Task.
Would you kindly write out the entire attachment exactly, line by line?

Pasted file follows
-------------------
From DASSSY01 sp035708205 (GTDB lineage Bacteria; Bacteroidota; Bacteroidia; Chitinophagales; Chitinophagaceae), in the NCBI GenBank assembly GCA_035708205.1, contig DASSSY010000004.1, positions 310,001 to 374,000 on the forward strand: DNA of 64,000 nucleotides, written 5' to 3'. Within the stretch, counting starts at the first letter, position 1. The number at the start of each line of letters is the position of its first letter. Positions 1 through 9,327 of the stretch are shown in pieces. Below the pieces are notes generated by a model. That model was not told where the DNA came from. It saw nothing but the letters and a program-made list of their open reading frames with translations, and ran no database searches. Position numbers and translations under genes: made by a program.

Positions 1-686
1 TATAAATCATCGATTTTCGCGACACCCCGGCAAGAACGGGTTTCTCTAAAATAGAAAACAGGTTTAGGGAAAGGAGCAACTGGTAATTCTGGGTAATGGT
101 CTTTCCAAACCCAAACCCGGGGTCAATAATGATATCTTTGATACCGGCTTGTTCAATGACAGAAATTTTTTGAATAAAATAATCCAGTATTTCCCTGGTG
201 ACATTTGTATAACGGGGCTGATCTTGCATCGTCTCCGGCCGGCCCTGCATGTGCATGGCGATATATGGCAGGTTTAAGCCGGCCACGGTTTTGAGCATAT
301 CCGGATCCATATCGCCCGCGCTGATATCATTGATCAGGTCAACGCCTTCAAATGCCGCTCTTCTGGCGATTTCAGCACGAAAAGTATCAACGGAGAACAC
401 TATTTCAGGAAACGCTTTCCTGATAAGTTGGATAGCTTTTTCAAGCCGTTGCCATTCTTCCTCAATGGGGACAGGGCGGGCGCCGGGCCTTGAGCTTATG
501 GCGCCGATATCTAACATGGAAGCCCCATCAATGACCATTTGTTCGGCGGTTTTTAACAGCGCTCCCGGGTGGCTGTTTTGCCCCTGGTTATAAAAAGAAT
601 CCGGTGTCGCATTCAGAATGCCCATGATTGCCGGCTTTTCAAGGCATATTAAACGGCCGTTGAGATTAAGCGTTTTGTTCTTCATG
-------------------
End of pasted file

From DASSSY01 sp035708205 (GTDB lineage Bacteria; Bacteroidota; Bacteroidia; Chitinophagales; Chitinophagaceae), in the NCBI GenBank assembly GCA_035708205.1, contig DASSSY010000004.1, positions 310,001 to 374,000 on the forward strand: DNA of 64,000 nucleotides, written 5' to 3'. Within the stretch, counting starts at the first letter, position 1. The number at the start of each line of letters is the position of its first letter. Positions 1 through 9,327 of the stretch are shown in pieces. Below the pieces are notes generated by a model. That model was not told where the DNA came from. It saw nothing but the letters and a program-made list of their open reading frames with translations, and ran no database searches. Position numbers and translations under genes: made by a program.

Positions 1-686
1 TATAAATCATCGATTTTCGCGACACCCCGGCAAGAACGGGTTTCTCTAAAATAGAAAACAGGTTTAGGGAAAGGAGCAACTGGTAATTCTGGGTAATGGT
101 CTTTCCAAACCCAAACCCGGGGTCAATAATGATATCTTTGATACCGGCTTGTTCAATGACAGAAATTTTTTGAATAAAATAATCCAGTATTTCCCTGGTG
201 ACATTTGTATAACGGGGCTGATCTTGCATCGTCTCCGGCCGGCCCTGCATGTGCATGGCGATATATGGCAGGTTTAAGCCGGCCACGGTTTTGAGCATAT
301 CCGGATCCATATCGCCCGCGCTGATATCATTGATCAGGTCAACGCCTTCAAATGCCGCTCTTCTGGCGATTTCAGCACGAAAAGTATCAACGGAGAACAC
401 TATTTCAGGAAACGCTTTCCTGATAAGTTGGATAGCTTTTTCAAGCCGTTGCCATTCTTCCTCAATGGGGACAGGGCGGGCGCCGGGCCTTGAGCTTATG
501 GCGCCGATATCTAACATGGAAGCCCCATCAATGACCATTTGTTCGGCGGTTTTTAACAGCGCTCCCGGGTGGCTGTTTTGCCCCTGGTTATAAAAAGAAT
601 CCGGTGTCGCATTCAGAATGCCCATGATTGCCGGCTTTTCAAGGCATATTAAACGGCCGTTGAGATTAAGCGTTTTGTTCTTCATG